“You must live in the present, launch yourself on every wave, find your eternity in each moment. Fools stand on their island opportunities and look toward another land. There is no other land, there is no other life but this.” – Henry David Thoreau
2012 has been a busy year to date, and I want to get you up to speed on some of the key developments here at the Integral Sustainability Center that I’ve personally been working on. In addition to developing this site and the larger MetaIntegral ecosystem, I’ve been doing quite a bit of work supporting leaders and change agents to apply an integral approach to sustainability, as well as advancing some significant projects.
Much of my work has been related to Brazil. I’ve done some recent work with a Brazilian multinational to help them embed an integral approach into their sustainability and innovation work. The executive sponsor of this work said to me that he sees an integral approach as the future of business. To him, integral is what sustainability was 15 years ago. This company fully embraced sustainability then, and is now a leading company in the sustainability movement, winning numerous global awards for their innovative practices and programs. Now, their lens has shifted to embedding integral – and an integral approach to sustainability – deep into their organization. Not an easy task, but a pioneering and valiant one for sure, that will pave the way for many organizations to come.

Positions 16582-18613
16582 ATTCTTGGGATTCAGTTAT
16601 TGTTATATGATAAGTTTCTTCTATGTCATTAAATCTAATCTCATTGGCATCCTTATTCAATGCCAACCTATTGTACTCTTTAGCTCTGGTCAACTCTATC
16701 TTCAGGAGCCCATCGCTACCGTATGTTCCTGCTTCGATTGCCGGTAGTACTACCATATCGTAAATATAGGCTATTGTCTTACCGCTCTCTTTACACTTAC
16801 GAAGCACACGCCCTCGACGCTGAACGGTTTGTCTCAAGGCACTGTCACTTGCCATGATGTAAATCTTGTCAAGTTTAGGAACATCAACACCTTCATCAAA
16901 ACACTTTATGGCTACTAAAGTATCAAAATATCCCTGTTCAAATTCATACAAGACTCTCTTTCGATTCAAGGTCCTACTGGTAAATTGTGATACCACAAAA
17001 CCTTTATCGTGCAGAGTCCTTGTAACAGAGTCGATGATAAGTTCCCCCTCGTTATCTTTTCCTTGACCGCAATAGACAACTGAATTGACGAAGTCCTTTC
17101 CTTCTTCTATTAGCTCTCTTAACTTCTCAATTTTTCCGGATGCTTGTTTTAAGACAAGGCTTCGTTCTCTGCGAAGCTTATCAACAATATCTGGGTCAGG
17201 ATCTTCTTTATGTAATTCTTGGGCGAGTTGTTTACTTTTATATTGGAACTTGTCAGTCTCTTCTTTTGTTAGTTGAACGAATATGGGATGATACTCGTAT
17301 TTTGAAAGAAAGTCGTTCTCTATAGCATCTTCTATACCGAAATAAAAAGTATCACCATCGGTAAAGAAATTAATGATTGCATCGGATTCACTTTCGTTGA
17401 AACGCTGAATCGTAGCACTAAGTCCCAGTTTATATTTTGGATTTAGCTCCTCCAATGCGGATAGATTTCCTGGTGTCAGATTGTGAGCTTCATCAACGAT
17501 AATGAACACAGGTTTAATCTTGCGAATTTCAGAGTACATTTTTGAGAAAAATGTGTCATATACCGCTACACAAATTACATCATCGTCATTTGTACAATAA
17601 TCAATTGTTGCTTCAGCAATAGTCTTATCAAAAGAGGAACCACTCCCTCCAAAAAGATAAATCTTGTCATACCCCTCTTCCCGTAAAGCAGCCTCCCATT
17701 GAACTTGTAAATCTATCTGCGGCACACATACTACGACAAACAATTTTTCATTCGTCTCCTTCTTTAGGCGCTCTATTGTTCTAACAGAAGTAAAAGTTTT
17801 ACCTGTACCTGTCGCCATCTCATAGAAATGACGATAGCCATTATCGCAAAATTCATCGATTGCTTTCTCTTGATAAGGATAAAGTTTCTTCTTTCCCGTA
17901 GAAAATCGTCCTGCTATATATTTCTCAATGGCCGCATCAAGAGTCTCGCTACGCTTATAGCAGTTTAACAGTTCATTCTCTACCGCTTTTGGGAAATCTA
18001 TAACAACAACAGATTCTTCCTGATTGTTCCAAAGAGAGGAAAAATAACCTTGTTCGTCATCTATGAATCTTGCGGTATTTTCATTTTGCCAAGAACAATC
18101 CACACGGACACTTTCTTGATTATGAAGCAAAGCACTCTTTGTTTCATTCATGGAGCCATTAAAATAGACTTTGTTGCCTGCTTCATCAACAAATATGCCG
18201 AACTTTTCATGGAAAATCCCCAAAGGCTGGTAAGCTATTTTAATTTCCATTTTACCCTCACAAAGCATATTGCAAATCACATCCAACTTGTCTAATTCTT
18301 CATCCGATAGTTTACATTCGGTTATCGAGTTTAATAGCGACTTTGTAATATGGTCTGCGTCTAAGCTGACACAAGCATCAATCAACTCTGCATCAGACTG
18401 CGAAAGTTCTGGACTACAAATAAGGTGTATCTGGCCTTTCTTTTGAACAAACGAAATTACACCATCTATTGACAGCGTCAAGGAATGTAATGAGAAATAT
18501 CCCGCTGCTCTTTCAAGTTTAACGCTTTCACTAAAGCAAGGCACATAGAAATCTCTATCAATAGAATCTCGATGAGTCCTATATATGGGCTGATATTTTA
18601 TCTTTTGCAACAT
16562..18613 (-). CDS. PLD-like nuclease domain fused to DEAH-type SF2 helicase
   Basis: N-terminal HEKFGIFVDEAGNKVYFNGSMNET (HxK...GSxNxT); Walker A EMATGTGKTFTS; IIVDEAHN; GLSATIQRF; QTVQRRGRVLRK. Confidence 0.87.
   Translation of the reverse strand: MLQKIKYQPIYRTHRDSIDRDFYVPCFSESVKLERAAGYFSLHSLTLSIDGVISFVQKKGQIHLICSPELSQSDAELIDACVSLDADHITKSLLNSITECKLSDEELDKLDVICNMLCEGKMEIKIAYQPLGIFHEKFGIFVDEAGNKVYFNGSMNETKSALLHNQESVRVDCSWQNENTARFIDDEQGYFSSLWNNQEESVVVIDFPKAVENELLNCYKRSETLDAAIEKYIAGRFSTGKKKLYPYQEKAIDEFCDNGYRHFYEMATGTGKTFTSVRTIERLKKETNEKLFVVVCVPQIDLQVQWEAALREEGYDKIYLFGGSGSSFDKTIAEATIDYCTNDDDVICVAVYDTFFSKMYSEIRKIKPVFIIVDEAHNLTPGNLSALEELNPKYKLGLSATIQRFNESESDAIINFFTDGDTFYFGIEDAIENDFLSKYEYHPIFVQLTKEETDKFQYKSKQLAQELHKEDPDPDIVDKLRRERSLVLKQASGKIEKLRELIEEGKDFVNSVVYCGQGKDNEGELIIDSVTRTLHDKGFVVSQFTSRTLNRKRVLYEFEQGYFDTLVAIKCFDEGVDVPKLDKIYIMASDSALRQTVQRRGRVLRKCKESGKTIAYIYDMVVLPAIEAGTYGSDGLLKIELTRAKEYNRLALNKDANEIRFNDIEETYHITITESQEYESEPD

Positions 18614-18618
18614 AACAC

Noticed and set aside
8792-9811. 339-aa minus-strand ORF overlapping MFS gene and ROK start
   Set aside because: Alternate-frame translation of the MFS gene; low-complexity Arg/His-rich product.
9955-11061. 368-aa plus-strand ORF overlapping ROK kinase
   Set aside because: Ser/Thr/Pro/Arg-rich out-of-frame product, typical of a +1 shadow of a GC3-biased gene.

While in Brazil, I also met with leaders from the Institute for Democracy and Sustainability (IDS). I briefed them on an integral approach to sustainability and politics (with some support from Clint Fuhs on the latter). This organization is led by Marina Silva, a leading Brazilian politician who was Lula’s Minister of the Environment and ran for president last year under the Green Party, garnering over 20 million votes. She and a variety of other thought- and action-leaders have launched IDS to support the mainstreaming of sustainability into the political campaigns of all Brazilian political parties. Quite the high-leverage, meta-move.
I’ve also joined the advisory board of Integral Institute Brazil, which has a burgeoning community. On a Saturday morning in January, I presented to a packed house of 120 leaders and change agents from Banco Itaú and the Integral community, in the headquarters of Banco Itaú in Sao Paulo.
The hunger for an integral approach and the potential to mainstream it in Brazil is phenomenal. I’ll be offering the first Integral Sustainability Certification course (in Portuguese) in September in Sao Paulo, and bringing the course to the US in early 2013.
Sean Esbjörn-Hargens and I are also involved in the development of a documentary film about integral sustainability, led by Brazilian filmmakers Fernando, Paulo, and Carlos Schultz. It is slated to be made over the next 18 months and enter film festivals in 2014. While we’re still early in the design stages of it, I’m confident that it will offer a refreshing take on sustainability and human development.